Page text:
Saturday, June 16, 2012

Colombia's Bullfighting Legacy

A statue of Cesar Rincon, Colombia's greatest bullfighter of recent times.  Behind him is a bust of Ignacio Sanz de Santamaria, who donated the land to build Bogotá's bullfighting arena, which is named after him. 
A plaque in the Santamaria Plaza
honoring Manolete, a legendary
Spanish bullfighter who
performed here. 
Bullfighting's days appear to be numbered in Bogotá and the rest of Colombia, so it's worth taking a look at the country's legacy in la fiesta brava.

Whether you love bullfighting for its drama, grace and courage, or hate it for its cruelty and celebration of violence and killing, the sport has played an important role in Latin history. Colombia is the planet's third-largest bullfighting country, altho that may change if the sport is definitively banned in Bogotá and the city of Medellin cuts off municipal support. (On the other hand, Cartagena plans to begin organizing bullfights.)

And bullfighting's history is not just about valor and violence - it also touches on politics, international relations, and even feminism.

Undoubtedly, Colombia's most famous bullfighter of recent times is Cesar Rincon, born in 1965. He is still alive but retired and raises bulls and has become a prominent defender of bullfighting. While fighting in 1990, Rincon was gored and contracted hepatitis C from the blood transfusion. He nevertheless continued bullfighting until 2008.

Alvaro Munera, Colombian bullfighter turned animal rights activist following a severe goring. 
Very different is the story of Álvaro Múnera, also born in 1965. An accomplished bullfighter, he got contracted to fight in Spain. But a goring in 1984 changed his life utterly. The goring left Múnera parapalegic, and only after years of hospitalization did he regain some use of his hands. During his hospitalization, he may have read animal rights literature. But in any case he emerged as a critic of his previous profession, and even got elected to Medellin's City Council on an animal rights platform. Múnera has since traveled back to Spain to advocate banning bullfighting. Recently, the Spanish province of Catalonia banned bullfighting.)

Pepe Caceres and a bull, tho probably
not the one which killed him. 
Pepe Caceres was perhaps Colombia's most famous bullfighter of all time, and he went the way perhaps a bullfighter should. Born in 1935, Caceres fought into his 50s - long past the time that most others retire. He had announced his retirement for the following year, but agreed to fill in for another bullfighter. The bull gored Caceres, who died a few days later.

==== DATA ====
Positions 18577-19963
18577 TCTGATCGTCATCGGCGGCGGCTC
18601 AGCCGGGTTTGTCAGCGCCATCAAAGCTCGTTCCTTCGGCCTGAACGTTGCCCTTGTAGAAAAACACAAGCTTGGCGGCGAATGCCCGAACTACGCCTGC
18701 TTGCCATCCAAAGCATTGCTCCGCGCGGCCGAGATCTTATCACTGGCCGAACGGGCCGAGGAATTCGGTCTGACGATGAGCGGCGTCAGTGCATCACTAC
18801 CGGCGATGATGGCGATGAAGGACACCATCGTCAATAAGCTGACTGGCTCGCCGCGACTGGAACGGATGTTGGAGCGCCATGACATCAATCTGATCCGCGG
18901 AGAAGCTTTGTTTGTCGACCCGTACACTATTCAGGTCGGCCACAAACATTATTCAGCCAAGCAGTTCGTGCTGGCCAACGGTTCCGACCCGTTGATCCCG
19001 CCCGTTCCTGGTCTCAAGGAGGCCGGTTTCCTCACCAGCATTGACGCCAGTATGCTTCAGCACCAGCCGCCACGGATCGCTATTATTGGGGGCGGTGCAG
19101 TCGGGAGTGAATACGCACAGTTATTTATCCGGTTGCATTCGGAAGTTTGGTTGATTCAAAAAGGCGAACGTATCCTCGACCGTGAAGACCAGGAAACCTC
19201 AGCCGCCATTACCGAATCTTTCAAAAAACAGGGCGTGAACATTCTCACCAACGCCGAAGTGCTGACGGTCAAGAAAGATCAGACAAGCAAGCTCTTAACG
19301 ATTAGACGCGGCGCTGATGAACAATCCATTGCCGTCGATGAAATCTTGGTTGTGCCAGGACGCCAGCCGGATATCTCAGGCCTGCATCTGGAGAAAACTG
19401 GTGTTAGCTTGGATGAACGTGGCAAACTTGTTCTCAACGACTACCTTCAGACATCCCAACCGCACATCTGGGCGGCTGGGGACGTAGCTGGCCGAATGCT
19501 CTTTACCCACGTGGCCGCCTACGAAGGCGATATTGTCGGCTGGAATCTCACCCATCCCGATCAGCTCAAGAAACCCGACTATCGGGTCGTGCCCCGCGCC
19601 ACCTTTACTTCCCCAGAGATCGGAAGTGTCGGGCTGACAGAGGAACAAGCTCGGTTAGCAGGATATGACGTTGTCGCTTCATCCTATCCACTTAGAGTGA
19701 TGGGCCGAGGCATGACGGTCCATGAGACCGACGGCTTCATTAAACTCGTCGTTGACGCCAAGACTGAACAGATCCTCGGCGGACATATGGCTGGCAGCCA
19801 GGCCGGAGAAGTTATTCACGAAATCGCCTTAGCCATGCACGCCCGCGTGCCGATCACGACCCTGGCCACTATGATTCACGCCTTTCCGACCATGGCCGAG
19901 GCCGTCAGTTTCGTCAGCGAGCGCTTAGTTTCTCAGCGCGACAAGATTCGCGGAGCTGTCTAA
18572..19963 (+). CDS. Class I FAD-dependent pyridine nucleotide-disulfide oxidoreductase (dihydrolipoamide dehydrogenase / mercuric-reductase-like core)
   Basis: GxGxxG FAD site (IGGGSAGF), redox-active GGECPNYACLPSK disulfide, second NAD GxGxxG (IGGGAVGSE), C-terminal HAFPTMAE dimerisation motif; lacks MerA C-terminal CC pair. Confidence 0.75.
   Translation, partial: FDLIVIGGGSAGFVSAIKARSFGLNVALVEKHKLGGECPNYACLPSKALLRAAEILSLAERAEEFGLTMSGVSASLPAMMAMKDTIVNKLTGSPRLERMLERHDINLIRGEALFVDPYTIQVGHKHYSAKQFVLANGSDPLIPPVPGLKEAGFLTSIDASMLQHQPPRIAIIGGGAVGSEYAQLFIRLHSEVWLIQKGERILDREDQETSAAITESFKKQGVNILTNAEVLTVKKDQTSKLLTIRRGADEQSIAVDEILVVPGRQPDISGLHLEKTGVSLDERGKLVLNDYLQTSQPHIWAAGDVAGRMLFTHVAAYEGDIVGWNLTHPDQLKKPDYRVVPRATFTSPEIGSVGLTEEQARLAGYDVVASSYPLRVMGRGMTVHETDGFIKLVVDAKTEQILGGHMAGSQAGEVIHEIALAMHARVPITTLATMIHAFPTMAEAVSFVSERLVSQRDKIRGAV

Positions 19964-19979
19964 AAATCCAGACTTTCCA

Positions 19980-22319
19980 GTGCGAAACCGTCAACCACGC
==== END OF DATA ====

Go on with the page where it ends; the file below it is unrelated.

Bertha Trujillo, La Morenita
de Quindio, who died last year.
Bullfighting is unquestionably a male-dominated profession. But at least two toreras have left their marks in Colombia. One was Bertha Trujillo, 'La Morenita de Quindio,' who was born in Armenia, Colombia in 1928 and fought her way to prominence in bullfighting's macho world. She nevertheless outlived many of her male peers, dying last year in Cali at age 82.

Juanita Cruz receiving ovations.
You'd never catch Pepe Caceres in a skirt!
But the most famous female bullfighter to perform in Colombia was the Spaniard Juanita Cruz, who retained her femeninity by fighting in a skirt. Cruz began fighting just as Spain's Civil War began, and she threw her support to the communist forces. When Franco won and established his fascist regime, he also prohibited women bullfighters. Because she was a woman bullfighter and an opponent of the regime, Cruz fled to the Americas, where she continued bullfighting. According to one biography I read, Cruz's last bullfight was in Bogotá.

"They needed a civil war to defeat me," Cruz commented.

Colombia's best known active bullfighter is Luis Bolivar, who has fought in Spain. Can a bullfighter hope for much of a future in this day and age?

Just a hobby? Young aspiring bullfighters practicing their moves the other day in the Plaza de Toros Santamaria. 

A bullfighting protester outside the plaza. They are planning an anti-bullfighting march for June 25th. 

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A Bullfighter's Philosophy

By Mike Ceaser, of Bogotá Bike Tours

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